While maybe prudent from the perspective of customer relations and/or complaint-avoidance, there has never been an obligation per se to refrain from making suchprerecorded calls to residential lines upon request or objection. Nor has there been any limit on the number or frequency of these calls.
The FCC proposes to change that in the NPRM. Under the draft rule changes, prerecorded calls to residential lines for noncommercial purposes, non-marketing commercial purposes, and by or for nonprofits would become subject to the TCPA company-specific do-not-call rules. First, the prerecorded calls would have to cease upon an opt-out—i.e., a do-not-call— request. To enable this, the prerecorded call would be required to have an automated, interactive voice- and/or keypress-activated mechanism to enable opt-outs.
Further, while these calls have always had disclosure requirements identifying the calling party and its phone number, they would now be required—like prerecorded telemarketing—to make the phone number one that can field do-not-call requests during normal business hours. They would also be required to adhere to other do-not-call rules pertaining to having a written policy for maintaining a do-not-call list, training personnel in that policy, and keeping opt-out residential numbers on that list for five years, among other rules.
These are all significant operational changes that until now have applied only to telemarketers and telephone solicitation. The NPRM seeks comment on these proposals.
The NPRM also asks whether there should be any numerical limit on prerecorded calls falling within these exemptions. The FCC asks, if such a limit is imposed, whether it should be an overall numerical limit or one based on a number of calls per week or month. This, too, would be a sharp break from historical practice.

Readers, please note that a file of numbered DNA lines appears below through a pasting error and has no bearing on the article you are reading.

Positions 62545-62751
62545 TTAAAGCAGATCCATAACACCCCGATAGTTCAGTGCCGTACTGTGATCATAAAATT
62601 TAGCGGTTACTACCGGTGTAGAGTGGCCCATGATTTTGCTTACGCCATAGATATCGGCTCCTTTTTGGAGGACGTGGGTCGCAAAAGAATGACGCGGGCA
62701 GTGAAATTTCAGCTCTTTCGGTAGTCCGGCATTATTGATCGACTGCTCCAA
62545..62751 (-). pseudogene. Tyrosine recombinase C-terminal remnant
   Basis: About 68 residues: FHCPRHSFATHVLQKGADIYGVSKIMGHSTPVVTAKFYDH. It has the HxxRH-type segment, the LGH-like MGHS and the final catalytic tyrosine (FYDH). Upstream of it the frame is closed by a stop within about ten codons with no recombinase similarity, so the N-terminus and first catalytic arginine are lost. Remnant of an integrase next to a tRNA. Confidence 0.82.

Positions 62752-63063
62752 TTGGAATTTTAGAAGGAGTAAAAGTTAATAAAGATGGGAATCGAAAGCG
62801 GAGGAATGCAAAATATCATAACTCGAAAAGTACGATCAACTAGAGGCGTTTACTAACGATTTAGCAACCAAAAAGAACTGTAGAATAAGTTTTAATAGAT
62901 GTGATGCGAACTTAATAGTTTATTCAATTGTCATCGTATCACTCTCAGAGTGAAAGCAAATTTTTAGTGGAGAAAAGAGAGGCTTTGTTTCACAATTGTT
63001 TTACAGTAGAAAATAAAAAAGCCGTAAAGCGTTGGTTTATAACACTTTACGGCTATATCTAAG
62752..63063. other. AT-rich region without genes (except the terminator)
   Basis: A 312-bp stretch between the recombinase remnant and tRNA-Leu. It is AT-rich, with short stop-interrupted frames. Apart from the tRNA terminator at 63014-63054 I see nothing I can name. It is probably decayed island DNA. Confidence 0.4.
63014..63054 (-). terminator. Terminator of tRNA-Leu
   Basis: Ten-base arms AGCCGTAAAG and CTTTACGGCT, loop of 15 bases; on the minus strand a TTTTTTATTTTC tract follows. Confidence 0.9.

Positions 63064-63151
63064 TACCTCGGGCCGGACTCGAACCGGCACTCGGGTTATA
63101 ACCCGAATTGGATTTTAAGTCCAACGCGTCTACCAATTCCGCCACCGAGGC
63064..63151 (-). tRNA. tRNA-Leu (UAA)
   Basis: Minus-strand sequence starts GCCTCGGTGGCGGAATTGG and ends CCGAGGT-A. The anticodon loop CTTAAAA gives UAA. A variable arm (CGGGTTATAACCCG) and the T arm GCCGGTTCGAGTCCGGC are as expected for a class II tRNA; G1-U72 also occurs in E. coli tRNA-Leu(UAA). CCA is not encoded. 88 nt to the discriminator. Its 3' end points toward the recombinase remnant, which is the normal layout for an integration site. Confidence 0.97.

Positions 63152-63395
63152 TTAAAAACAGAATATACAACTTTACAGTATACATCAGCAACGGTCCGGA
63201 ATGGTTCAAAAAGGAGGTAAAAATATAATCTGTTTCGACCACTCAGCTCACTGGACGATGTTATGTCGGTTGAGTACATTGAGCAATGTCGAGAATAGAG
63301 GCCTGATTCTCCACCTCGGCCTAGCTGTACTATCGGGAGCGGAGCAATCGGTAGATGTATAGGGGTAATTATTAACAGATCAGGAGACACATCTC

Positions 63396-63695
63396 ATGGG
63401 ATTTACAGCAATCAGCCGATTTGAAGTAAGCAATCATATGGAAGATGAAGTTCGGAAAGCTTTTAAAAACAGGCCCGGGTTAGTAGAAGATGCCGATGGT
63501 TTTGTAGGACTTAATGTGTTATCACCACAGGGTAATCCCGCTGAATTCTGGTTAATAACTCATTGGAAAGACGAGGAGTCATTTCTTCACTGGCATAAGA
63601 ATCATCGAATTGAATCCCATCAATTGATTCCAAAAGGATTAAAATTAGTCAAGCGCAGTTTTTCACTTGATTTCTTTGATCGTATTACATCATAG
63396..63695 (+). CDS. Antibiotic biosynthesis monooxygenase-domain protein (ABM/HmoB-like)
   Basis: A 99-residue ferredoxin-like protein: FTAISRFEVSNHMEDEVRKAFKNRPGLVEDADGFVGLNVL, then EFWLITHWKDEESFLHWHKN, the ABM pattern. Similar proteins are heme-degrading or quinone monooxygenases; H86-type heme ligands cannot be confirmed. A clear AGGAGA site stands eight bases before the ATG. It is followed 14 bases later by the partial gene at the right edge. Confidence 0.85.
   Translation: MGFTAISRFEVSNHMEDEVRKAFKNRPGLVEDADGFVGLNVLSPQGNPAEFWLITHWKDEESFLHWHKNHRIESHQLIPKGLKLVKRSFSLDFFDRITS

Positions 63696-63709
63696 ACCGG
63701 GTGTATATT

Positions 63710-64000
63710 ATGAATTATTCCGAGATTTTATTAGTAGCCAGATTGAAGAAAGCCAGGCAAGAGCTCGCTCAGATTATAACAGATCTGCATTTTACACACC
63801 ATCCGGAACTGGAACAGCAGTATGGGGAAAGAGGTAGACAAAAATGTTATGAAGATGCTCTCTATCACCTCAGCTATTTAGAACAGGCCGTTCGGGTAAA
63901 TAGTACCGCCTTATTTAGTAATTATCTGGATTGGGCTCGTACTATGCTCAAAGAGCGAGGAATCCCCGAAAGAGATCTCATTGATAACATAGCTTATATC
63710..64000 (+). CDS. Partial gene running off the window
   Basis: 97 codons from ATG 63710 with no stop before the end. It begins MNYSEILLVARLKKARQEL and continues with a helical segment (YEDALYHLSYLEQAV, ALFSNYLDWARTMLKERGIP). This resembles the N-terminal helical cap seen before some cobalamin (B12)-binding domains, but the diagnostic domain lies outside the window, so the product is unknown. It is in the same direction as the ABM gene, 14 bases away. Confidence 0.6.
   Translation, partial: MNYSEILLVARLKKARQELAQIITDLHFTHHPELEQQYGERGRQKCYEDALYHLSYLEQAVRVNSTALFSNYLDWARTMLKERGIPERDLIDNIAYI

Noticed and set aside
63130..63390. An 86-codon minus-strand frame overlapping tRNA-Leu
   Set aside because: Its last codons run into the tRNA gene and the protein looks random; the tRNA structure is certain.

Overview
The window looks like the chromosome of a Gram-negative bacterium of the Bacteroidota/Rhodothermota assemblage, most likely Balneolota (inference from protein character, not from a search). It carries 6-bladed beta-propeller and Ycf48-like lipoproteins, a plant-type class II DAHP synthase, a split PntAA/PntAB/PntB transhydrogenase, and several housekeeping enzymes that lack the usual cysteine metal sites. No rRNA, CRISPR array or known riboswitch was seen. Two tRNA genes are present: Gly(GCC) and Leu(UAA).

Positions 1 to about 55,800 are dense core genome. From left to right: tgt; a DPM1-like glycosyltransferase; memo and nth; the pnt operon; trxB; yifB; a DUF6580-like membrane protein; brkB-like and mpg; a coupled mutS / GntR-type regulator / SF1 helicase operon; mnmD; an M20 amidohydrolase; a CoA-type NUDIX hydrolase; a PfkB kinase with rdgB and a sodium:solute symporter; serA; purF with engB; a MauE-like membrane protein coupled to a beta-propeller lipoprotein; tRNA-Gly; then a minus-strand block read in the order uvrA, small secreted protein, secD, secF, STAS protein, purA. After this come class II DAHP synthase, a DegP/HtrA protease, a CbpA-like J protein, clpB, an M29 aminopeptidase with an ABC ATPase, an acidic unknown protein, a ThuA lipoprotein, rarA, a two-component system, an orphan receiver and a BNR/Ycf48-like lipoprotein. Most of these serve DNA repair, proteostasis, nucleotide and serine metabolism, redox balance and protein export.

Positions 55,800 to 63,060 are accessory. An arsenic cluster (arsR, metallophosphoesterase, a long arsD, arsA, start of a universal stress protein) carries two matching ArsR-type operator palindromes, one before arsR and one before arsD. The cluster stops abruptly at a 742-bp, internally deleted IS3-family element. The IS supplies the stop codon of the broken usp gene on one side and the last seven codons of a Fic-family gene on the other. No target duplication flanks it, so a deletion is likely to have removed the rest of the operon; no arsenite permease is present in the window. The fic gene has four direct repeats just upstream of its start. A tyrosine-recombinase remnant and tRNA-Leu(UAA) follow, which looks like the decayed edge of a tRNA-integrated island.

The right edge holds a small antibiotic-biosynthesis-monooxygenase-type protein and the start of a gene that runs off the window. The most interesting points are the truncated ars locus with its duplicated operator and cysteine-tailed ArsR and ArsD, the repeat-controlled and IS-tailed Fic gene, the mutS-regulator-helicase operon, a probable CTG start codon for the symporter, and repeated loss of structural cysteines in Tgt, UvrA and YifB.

Elsewhere, the NPRM largely proposes to codify existing policy. With respect to exceptions the FCC has created by declaratory ruling for cellphone-directed autodialed and/or prerecorded healthcare and financial institution calls and texts of certain types, for inmate-related messaging, and for package delivery notifications, the NPRM proposes to codify them into the FCC rules without material substantive change.
The healthcare, financial-institution, and package-delivery exceptions are all essentially for free-to-called/texted-party messages that are autodialed and/or prerecorded and must, among other things, include automated opt-out mechanisms, keep to prescribed length and frequency restrictions, and be limited to a handful of certain specified, non-marketing topics. In short, the proposed rules track the declaratory rulings in which the exemptions were adopted.
The FCC created the allowance for wireless carriers to autodial/prerecorded-call their subscribers without cost back in the 1990s, when it first implemented the TCPA (and as technology evolved, later extended it to autodialed texts). As this allowance was not created pursuant to the statutory authority underlying the above exemptions, the FCC was not required by the TRACED Act to revise the allowance or embody it in a rule, and the NPRM proposes no codification. However, the FCC nonetheless proposes to newly subject it to the same opt-out requirements as the other exemptions (i.e., enabling out-outs, including through automated means), and seeks comment on whether calls/texts under this allowance should be limited in number and/or frequency.
The FCC has set a tight comment period for this inquiry, with comments on the proposal and questions in the NPRM due 15 days after it appears in the Federal Register, and replies due 10 days after that. As noted at the outset, the TRACED Act requires the FCC to adopt new rules based on the NPRM by December 30, 2020.
This article was originally featured as a privacy and security advisory on DWT.com on October 05, 2020. Our editors have chosen to feature this article here for its coinciding subject matter.